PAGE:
The Brains Behind the War

The influx of thousands of American military personnel returning from Iraq with brain injuries, amputations, blindness, and other neurological conditions presents an unusual and uncomfortable opportunity for the neurotechnology industry, as we report in our article on page 1 of this issue. Neurotech firms active in the neural prosthesis and neurorehabilitation markets may well see increased business resulting from these new potential users. Also, research institutions and start-up firms may see new sources of funding from government agencies set up in response to the new types of injuries this war has produced. Initiatives such as DARPA’s Advanced Prosthetics Program, the VA’s Restorative and Rehabilitation Center, and the U.S. Army’s Institute for Soldier Nanotechnologies established at MIT are all examples of how federal research dollars have taken a decided turn toward military and security programs in recent years.

To the extent that these initiatives represent concern for the well being of veterans, they are commendable. Moreover, as has been the case with other military technologies in the past, there is a great opportunity for spinoff of defense technology for civilian applications.

However, we must avoid the danger that the potential profit that the defense economy stands to deliver to our industry will suck us into passive acceptance of the civilian mismanagement that has misused and maltreated the precious resource represented by our military personnel. The fact that we do business with the government does not relieve us of our sacred responsibility in a democracy to hold our elected officials accountable for the policies they have pursued. Moreover, the fact we cherish and admire our returning servicepeople does not mean that we cannot question the wisdom of the war in Iraq or the moral fiber of the Washington elite who started it.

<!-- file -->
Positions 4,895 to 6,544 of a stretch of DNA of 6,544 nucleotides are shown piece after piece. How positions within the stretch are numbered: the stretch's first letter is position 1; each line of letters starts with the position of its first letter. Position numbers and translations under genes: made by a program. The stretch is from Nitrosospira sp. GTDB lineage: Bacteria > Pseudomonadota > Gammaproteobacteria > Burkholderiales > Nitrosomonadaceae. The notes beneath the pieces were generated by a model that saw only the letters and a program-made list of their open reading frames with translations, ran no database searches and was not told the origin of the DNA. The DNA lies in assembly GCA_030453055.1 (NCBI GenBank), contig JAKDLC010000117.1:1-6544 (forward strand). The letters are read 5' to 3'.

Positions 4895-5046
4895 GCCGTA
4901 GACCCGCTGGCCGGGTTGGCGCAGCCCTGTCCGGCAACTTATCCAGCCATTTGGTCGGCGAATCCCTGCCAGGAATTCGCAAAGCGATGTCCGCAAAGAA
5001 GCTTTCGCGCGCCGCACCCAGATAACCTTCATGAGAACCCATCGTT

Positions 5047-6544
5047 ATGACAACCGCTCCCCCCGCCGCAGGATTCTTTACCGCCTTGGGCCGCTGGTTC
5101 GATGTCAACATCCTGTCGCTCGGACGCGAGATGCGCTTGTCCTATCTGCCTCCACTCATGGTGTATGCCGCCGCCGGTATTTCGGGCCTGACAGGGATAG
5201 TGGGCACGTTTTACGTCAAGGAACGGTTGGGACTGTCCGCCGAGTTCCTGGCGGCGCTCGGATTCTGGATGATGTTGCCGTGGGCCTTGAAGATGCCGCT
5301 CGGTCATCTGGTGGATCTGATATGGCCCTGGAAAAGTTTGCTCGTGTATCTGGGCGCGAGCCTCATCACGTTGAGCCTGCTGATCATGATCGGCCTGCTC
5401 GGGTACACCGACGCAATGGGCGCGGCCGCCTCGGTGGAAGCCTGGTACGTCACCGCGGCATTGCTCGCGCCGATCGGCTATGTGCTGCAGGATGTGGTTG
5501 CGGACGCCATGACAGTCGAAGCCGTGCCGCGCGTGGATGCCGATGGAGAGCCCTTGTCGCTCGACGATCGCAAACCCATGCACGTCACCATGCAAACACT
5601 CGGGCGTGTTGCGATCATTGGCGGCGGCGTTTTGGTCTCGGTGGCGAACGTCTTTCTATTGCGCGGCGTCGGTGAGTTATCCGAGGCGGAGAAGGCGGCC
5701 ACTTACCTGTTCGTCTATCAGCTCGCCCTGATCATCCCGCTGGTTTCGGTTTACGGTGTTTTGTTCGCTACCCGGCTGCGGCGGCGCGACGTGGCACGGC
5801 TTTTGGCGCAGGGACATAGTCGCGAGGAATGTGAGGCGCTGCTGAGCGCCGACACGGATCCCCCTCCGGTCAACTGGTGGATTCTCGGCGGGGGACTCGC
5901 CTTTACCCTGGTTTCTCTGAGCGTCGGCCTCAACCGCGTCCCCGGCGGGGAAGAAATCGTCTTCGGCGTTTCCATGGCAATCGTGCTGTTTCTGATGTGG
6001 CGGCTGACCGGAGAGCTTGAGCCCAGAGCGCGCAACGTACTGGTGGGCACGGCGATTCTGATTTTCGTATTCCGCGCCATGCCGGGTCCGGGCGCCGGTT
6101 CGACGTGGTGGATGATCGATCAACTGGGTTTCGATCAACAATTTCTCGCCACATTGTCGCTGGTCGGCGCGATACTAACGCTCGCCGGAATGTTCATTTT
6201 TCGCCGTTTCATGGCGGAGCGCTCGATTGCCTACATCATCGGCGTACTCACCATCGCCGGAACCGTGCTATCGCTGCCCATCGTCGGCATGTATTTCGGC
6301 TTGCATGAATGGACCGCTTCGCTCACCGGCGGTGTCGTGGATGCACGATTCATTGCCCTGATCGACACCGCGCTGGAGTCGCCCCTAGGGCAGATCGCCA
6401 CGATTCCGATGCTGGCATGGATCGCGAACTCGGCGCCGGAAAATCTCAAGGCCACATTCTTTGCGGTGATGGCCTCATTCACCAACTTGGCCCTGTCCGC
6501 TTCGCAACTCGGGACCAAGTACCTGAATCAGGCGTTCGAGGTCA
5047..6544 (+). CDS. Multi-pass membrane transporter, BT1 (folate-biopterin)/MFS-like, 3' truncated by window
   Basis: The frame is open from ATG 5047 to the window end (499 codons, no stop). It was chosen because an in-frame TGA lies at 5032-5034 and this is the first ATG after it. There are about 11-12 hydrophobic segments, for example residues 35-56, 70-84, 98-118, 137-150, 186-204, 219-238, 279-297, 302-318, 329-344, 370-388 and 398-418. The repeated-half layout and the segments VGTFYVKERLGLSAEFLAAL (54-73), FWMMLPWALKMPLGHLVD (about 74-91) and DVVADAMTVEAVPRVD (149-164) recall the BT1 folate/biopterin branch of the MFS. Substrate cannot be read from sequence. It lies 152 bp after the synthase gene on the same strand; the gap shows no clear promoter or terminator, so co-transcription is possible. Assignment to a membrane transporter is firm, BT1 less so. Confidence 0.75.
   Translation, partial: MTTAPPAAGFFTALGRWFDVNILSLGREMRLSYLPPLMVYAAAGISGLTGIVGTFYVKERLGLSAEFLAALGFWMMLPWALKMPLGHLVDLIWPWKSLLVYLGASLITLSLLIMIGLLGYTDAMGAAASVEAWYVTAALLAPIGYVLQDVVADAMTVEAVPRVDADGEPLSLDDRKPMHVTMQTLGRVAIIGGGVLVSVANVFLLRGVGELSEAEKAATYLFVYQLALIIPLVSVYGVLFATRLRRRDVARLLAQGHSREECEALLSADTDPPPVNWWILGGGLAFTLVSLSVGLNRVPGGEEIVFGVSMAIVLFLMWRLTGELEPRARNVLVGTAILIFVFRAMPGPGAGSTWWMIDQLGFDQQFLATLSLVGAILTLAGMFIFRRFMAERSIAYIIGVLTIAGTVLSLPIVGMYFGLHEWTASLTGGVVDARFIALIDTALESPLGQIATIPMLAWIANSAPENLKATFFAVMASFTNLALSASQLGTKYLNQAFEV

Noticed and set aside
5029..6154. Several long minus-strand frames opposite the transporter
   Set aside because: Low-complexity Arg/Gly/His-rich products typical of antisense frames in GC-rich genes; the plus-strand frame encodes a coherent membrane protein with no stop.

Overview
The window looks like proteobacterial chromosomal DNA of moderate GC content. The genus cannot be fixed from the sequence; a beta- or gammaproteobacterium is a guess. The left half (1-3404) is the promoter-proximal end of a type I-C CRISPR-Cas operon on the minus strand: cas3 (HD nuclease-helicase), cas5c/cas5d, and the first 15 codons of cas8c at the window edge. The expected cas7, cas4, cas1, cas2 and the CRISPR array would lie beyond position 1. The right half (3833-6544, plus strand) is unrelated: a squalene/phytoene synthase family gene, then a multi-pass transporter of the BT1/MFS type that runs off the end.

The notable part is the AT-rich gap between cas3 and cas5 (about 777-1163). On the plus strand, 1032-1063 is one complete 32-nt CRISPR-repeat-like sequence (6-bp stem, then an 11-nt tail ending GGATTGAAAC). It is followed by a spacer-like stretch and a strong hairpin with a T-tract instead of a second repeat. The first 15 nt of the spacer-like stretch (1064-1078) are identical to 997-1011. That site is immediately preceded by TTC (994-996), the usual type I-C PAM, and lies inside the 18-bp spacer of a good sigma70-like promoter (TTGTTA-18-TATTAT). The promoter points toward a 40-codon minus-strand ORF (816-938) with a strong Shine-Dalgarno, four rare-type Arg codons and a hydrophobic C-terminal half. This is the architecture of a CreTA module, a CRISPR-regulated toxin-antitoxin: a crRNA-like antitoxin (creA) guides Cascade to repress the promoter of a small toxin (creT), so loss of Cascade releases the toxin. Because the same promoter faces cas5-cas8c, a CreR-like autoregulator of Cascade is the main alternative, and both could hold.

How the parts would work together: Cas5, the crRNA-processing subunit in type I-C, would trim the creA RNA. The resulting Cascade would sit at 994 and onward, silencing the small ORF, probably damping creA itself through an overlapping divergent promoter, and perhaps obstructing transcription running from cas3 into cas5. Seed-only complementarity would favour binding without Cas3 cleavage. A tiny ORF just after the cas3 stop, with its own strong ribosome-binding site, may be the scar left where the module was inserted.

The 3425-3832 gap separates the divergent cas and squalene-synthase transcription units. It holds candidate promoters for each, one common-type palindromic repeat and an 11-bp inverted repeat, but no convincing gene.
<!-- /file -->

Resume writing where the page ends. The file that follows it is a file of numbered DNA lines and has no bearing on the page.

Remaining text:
The Bush administration wants us to believe that it was honest mistakes in intelligence and not willful deception that led to the many false statements used to justify this war. We’d like to believe that too, since the alternative is so unpalatable. Unfortunately, the only evidence they have offered is that many members of the opposition party voted for the war too, ignoring the very vocal and well considered opposition that came from our closest allies, not least, Canada. That country’s history of courage and friendship extends well beyond the beaches of Dieppe and Juno and the Iranian hostage crisis. If the administration was truly just inept in its decision-making, an apology should be in order to the allies who endured our abuse for not joining the war.

The injured soldiers returning from Iraq deserve our support and all the medical technology we can possibly provide. The question that remains is whether we, in the end, are deserving of their service.

James Cavuoto
Editor and Publisher



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